More than 40 college football coaching staffs have extended a scholarship offer to dominant Maryland defensive prospect Chase Young, and he believes it's time to focus on favorites.
The DeMatha Catholic (Maryland) junior took a significant step in that process April 5 when he announced a top-15 list featuring several of America's premier programs:
Less than two weeks later, while speaking with Bleacher Report at The Opening's Washington, D.C., regional camp, Young expressed plans to pare things down further this summer. He aims to settle on seven top schools, and he'll utilize upcoming visits to help prepare him for the process.
"They're going to be places where there is a strong relationship between coaches and players, where I fit the scheme and schools that help guarantee you a job after college," Young said.
Rated No. 4 nationally among weak-side defensive ends and No. 52 overall in 247Sports' composite rankings, he is considered one of the Mid-Atlantic's premier players and perhaps the nation's most menacing pass-rusher.
Young erupted for 19 sacks last season, according to Brandon Parker of the Washington Post, and recorded 27 tackles behind the line of scrimmage. He formed a feared defensive duo with Penn State signee Shane Simmons, who secured 16 sacks of his own and was considered Maryland's No. 1 overall 2016 recruit.
"I think we were the best bookends in the nation," Young said. "We balled out."
Simmons moves on to Saturday games in Happy Valley this fall, leaving his former teammate with an expanded bull's-eye on his back. Young, who admits much of that junior-season production resulted from sheer athleticism, has embraced the challenge by elevating his focus.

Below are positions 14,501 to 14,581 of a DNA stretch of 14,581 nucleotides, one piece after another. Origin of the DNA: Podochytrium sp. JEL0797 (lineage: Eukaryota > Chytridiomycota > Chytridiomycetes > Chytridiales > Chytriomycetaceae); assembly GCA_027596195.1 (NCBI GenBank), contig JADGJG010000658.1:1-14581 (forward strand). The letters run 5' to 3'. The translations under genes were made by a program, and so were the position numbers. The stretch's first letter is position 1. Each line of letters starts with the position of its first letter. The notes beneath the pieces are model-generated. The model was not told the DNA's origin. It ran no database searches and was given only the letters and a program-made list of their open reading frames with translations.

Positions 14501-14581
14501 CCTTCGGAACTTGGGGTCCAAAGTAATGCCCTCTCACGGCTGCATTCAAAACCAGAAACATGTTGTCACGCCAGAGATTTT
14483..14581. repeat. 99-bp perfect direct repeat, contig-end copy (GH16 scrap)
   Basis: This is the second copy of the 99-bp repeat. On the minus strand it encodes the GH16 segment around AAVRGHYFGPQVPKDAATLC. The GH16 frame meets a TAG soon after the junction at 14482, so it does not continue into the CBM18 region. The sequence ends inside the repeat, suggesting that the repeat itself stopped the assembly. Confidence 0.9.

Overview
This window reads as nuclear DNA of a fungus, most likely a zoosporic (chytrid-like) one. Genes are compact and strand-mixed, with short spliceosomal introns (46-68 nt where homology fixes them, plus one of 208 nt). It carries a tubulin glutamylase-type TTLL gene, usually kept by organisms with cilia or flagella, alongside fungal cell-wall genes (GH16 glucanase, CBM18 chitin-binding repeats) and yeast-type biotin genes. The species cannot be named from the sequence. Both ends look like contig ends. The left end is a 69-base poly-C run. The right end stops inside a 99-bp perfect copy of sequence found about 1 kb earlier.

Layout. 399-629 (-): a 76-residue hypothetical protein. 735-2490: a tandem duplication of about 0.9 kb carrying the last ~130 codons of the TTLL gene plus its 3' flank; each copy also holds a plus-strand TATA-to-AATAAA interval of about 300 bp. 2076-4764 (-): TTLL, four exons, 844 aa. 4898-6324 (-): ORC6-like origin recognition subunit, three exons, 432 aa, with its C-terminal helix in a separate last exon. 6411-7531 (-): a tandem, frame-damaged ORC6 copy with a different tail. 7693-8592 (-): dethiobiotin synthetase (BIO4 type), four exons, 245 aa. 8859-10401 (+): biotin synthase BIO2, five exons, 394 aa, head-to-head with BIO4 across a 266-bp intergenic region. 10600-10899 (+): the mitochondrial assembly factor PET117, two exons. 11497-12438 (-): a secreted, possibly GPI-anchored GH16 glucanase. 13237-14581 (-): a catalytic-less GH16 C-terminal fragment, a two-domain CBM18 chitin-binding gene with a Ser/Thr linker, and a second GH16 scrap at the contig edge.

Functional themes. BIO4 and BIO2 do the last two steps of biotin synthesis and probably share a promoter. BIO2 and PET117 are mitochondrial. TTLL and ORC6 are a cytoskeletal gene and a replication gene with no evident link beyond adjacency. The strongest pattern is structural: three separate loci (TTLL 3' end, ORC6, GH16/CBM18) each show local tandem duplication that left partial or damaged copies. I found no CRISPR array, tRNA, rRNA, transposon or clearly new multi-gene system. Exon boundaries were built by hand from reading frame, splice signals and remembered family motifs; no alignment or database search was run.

"I'm going to take things way, way more seriously than I did last year," he said. "I need to study the film more than ever before, break down the offensive tackle I'm going against and make calls for my teammates on the field. This is my defense, and I have to lead it."
Young, who stands 6'5", 220 pounds, figures to fill a variety of roles at DeMatha as a senior. His length, quickness and a physical frame that leaves room for substantial growth continue to inspire intrigue in college recruiting offices across America.
Some programs are targeting Young purely as a defensive end. Others envision him at outside linebacker, while plenty believe he can capably fill a hybrid role that incorporates elements from both positions.
"I can play whatever a coach wants me to," Young said. "If they want me to stand up, I can definitely stand up. If they want my hand in the ground or want me to drop back, I can do that, too."
Alabama and Maryland, a pair of primary contenders in this pursuit, see him taking snaps predominately in a stand-up role. The Terrapins particularly point to "Buck" linebacker duties, which challenges a defender to patrol the perimeter and provide containment off the edge.
Spearheaded by first-year head coach D.J. Durkin, a new Maryland regime continues to make its presence known in his recruitment. The former Michigan defensive coordinator is attempting to seal off state borders, and few local targets compare to Young this cycle in terms of importance.
"They're coming after me very hard," Young said. "The new staff is exciting, and I like Coach Durkin. The camaraderie and chemistry with the coaches is just unreal. Coach Durkin leads the way. If he can turn Maryland into a top-10 defense like he did at Michigan, I think they can really be a contender."